Los Alamos National Labs with logo 2021

Information Sciences

Uncovering actionable knowledge and generating insight into exascale datasets from heterogeneous sources in real time


  • Deputy Group Leader
  • Kim Kaufeld
  • Email

Contact Us  

  • Group Administrator
  • Iris Eguino
  • Email
Conceptual illustration of futuristic data stream processing.

Developing methods and tools for understanding complex interactions and extracting actionable information from massive data streams.

Basic and applied research supporting national security science

Teams and Thrust Areas

We conduct basic and applied research related to systems that make intuitive sense of the world around us.  From the development of novel deep-learning neural architectures for data-driven decision making, to the invention of new algorithms that take advantage of revolutionary hardware such as quantum and neuromorphic circuitry, we seek to change the world by pushing the boundary of what is possible in the here and now. Our core activities fall into six different areas:

Machine Learning

Developing computational methods that “learn by example” through the development of mathematical models, using past observations to make predictions about future data. Our research team is at the forefront of developing new methodologies for data-driven decision making, and applying these techniques to a wide variety of real-world applications.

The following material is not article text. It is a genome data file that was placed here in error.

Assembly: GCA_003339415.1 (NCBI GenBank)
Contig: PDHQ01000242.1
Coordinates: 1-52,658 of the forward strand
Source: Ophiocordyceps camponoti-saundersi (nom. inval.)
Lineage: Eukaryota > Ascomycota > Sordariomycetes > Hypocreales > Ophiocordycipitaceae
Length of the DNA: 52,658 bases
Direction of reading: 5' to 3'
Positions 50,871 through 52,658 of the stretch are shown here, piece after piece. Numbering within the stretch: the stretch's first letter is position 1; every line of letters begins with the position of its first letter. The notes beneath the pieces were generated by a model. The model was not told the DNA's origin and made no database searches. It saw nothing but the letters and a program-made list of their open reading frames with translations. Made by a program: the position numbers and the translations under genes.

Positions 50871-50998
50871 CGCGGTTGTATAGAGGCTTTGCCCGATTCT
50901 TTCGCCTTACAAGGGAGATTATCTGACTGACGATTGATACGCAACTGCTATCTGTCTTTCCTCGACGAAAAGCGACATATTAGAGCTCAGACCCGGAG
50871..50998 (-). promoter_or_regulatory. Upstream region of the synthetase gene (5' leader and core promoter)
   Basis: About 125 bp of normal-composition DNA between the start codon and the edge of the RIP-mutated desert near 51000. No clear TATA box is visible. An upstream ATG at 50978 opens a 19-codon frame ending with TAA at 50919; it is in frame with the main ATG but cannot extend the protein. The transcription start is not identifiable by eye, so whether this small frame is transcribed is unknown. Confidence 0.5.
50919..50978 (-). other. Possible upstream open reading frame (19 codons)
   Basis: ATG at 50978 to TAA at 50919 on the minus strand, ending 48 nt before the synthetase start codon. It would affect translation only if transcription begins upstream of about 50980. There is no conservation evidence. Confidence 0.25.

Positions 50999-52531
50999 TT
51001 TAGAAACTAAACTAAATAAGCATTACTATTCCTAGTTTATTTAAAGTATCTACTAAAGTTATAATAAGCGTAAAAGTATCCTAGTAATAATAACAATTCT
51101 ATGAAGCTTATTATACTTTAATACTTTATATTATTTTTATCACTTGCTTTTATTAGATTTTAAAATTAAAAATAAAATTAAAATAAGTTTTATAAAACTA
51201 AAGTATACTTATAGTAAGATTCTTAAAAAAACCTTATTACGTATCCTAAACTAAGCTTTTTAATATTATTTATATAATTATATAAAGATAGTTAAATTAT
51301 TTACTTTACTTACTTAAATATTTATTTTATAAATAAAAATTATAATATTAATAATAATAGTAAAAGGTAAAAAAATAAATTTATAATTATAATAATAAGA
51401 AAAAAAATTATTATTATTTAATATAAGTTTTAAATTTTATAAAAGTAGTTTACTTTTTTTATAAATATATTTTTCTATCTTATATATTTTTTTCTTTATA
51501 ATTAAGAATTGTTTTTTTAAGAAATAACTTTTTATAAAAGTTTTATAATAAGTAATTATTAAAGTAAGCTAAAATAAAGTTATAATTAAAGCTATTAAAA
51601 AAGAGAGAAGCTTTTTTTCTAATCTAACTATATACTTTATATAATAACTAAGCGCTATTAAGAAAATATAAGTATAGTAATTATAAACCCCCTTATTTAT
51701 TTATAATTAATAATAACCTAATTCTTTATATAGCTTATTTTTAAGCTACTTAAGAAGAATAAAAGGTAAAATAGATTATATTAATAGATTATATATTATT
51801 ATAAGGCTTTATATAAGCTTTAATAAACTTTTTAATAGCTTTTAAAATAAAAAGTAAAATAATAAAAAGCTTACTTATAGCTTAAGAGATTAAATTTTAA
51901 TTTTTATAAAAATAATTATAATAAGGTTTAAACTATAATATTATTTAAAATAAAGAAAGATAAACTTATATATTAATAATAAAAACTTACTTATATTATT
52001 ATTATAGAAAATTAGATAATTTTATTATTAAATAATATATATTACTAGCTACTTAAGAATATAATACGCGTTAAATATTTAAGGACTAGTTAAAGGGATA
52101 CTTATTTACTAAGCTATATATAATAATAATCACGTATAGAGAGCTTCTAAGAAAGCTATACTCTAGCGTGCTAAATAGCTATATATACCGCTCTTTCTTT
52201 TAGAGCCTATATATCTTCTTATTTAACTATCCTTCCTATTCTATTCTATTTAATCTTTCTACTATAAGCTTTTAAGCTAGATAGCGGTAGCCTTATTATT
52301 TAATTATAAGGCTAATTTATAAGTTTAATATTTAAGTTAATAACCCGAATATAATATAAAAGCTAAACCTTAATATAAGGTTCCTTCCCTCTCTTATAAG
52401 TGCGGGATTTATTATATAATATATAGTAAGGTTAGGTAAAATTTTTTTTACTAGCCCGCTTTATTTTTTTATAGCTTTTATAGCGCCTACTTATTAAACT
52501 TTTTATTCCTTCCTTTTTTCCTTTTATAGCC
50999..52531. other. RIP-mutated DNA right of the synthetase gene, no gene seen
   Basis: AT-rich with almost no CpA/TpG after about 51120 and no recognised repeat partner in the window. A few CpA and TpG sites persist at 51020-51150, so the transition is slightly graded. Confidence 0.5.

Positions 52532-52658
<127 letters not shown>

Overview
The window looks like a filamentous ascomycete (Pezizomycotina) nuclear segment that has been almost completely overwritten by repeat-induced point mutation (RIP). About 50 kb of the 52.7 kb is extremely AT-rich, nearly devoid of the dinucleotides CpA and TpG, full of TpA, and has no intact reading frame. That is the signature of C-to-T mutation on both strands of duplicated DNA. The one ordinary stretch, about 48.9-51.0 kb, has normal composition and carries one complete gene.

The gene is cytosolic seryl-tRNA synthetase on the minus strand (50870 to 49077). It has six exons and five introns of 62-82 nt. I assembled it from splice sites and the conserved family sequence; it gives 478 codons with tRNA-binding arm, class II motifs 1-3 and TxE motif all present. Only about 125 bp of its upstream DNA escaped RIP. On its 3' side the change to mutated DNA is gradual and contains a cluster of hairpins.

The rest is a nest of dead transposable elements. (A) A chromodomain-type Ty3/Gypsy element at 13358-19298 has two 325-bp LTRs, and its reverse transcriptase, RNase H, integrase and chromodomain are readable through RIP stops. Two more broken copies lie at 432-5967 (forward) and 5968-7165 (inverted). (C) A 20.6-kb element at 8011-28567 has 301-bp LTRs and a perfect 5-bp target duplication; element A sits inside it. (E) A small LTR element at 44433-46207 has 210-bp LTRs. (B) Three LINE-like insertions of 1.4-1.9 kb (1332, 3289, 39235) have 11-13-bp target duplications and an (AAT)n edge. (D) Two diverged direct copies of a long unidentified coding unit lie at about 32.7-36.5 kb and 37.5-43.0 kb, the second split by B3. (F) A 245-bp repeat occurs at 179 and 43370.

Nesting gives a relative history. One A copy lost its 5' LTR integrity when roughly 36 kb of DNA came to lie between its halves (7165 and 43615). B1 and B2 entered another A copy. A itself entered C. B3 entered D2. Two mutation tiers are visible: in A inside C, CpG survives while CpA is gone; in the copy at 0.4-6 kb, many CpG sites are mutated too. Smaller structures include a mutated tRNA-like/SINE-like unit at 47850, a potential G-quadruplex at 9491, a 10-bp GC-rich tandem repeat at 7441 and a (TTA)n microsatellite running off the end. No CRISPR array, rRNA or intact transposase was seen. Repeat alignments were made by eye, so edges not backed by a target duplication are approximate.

Novel Computing

Algorithm development for non-traditional computational models and systems.  We have active research programs related to quantum computing, neuromorphic computing, and developing custom ASICs to serve as coprocessors to accelerate critical computations.

Computer Vision

We develop methods for analyzing and extracting information from all types of spatio-temporal data sets. This includes image, video, and signal analysis, as well as the output of physics simulation codes.  Making sense of data sets such as these is a fundamentally important activity to help in their proper analysis and interpretation.

Combinatorics & Optimization

As the world generates increasingly large data sets to analyze, efficient algorithms are crucial to finding answers to the important scientific questions we face.  We develop innovative approaches to difficult computations, and seek new ways to leverage all possible computing technologies in ways that enable us to solve problems never before possible. This includes fundamental algorithms for graph theory and quantum optimization, as well as large-scale control of physical systems.

Data Science at Scale